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In Ukraine, 268 applicants opt for the new training programs in paramedicine

30 July 2018

In 2018, the state demand for specialists in Paramedicine is 50 places, which means that 50 best applicants will be enrolled in specialized training programs on a tuition-free basis. The results of the 2018 admission campaign are to be announced in August.

The two medical schools participating in the pilot project – I. Horbachevskyi Ternopil State Medical University and Cherkasy Medical Academy – have introduced the new-specialty training programs for future paramedics. During the 2018 nationwide higher education admission campaign in Ukraine (July 2-26), the specialized training programs in paramedicine attracted 268 applicants – 199 applicants in Ternopil and 69 applicants in Cherkasy. The applicants’ average external independent evaluation (EIE) test scores were above the set minimum threshold of 150 points – 155.5 points in Ternopil and 169 points in Cherkasy.

"Future paramedics have to complete a three-year training program. The first year of study will focus on general education required to support the major and complete the Bachelor’s degree. At the meantime, students will also acquire appropriate knowledge and skills reuired to provide an advanced first aid response. The second and third years of study will concentrate on advanced first aid and emergency care. Graduates of a three-year paramedic bachelor's degree program may receive further training and pursue a Master's degree," noted Pr. Arsen Hudyma, Head of the Department of Disaster and Military Medicine, I. Horbachevskyi Ternopil State Medical University.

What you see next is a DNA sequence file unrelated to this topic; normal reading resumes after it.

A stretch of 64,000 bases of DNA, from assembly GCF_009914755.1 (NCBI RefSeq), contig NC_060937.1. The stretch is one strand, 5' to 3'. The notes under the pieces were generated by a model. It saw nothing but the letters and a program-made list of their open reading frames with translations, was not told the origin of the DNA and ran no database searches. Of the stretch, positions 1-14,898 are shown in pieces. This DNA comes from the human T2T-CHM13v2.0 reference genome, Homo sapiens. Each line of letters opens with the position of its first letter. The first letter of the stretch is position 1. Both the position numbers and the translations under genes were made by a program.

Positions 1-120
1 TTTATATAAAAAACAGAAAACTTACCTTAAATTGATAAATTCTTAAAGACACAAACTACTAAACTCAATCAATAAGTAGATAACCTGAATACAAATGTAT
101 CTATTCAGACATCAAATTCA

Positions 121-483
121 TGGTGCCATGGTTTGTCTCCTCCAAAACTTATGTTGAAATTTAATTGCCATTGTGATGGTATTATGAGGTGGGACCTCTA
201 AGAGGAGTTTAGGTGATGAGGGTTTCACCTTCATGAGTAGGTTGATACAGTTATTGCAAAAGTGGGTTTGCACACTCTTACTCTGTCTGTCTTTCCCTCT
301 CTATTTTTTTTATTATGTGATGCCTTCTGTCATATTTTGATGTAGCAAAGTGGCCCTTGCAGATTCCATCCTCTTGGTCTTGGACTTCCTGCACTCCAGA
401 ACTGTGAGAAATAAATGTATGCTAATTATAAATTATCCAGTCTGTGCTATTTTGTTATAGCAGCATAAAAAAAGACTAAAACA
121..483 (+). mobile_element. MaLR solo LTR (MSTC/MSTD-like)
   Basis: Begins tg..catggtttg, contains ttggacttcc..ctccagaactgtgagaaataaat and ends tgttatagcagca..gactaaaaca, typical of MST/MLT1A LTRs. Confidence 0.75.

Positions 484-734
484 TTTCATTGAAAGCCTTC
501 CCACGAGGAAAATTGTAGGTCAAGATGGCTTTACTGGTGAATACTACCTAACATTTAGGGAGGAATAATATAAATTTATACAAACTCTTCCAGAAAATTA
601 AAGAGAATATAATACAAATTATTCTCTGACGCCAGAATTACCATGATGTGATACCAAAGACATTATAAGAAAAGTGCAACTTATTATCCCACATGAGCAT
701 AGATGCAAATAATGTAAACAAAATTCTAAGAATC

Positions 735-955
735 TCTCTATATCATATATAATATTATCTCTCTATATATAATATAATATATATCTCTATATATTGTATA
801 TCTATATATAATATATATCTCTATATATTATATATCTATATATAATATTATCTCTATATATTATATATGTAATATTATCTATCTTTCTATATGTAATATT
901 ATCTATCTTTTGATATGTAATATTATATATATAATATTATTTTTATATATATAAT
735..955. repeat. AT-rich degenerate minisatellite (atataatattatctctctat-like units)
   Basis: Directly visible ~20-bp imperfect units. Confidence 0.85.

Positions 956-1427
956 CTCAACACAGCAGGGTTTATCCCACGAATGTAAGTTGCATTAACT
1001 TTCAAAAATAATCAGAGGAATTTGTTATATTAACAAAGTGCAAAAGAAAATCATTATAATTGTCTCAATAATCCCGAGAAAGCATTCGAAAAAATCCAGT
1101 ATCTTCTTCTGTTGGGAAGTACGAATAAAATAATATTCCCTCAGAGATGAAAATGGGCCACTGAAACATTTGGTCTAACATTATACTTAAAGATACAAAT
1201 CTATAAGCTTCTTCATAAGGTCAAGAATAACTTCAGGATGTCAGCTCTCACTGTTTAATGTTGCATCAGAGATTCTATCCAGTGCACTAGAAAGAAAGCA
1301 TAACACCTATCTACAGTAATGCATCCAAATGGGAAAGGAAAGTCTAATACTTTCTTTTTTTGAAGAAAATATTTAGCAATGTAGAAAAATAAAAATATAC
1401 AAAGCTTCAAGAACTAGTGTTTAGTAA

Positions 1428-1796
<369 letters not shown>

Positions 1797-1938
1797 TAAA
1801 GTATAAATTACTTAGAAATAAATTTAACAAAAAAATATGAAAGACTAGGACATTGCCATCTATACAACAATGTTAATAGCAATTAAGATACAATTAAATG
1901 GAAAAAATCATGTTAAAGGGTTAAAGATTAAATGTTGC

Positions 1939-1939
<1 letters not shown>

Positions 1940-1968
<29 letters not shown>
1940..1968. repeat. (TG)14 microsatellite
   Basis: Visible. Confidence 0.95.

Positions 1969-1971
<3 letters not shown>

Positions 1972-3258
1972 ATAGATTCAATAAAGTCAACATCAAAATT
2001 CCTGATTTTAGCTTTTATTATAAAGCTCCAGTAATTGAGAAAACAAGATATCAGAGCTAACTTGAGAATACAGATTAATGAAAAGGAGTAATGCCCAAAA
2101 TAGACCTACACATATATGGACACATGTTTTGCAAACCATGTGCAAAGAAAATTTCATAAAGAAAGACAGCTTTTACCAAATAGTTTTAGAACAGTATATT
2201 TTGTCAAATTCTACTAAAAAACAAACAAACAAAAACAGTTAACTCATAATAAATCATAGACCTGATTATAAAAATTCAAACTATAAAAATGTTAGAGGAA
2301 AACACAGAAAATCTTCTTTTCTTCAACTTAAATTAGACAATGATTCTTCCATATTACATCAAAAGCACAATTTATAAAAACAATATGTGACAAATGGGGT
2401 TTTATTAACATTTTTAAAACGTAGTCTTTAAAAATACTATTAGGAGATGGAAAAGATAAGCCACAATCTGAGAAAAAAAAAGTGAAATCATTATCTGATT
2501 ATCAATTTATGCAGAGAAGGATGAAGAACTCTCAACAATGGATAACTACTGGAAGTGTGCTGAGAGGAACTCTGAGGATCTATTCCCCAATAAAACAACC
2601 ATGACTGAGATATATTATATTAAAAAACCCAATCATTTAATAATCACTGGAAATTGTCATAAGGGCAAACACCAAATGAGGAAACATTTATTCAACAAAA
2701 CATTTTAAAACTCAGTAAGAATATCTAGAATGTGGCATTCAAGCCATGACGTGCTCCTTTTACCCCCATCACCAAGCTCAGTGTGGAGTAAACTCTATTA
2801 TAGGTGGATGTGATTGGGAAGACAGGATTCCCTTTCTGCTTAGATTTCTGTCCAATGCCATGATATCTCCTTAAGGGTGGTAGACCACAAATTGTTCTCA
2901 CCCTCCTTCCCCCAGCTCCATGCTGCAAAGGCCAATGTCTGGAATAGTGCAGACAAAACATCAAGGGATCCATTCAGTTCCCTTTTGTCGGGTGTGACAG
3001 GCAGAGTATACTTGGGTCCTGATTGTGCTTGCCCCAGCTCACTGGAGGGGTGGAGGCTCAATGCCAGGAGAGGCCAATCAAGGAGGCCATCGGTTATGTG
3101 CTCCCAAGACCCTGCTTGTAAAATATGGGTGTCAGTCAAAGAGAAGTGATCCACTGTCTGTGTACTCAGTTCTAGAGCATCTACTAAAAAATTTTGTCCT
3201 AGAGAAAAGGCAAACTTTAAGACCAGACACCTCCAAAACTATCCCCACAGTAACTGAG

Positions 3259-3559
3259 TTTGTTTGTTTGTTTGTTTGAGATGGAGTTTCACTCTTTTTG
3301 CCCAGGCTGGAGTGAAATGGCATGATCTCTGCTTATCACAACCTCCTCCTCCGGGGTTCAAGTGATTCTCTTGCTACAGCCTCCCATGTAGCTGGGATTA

Paramedics are healthcare professionals who respond to medical emergencies and provide pre-hospital first aid and advanced emergency medical care for critical and emergency patients. These specialists are also responsible for timely transportation of patients to the hospital. The key peculiarity of a specialized training of paramedics is a comprehensive practical component. Future paramedics practice providing first aid and emergency medical care in a variety of scenarios and settings, both individually and as a team, always in accordance with the relevant emergency medicine protocols. This is why all medical schools with specialized training programs for paramedics should be appropriately equipped and resourced, and, preferably, have a modern training simulation center.

During the 2018-2019 academic year, the Emergency Medicine Agency of the Ministry of Health of Ukraine will evaluate progress of future paramedics trained in the two medical schools participating in the pilot project. If required, the EM Agency Supervisory Board will modify or adjust the curriculum, and develop requirements for educational institutions that plan to introduce specialized programs for paramedics next year.

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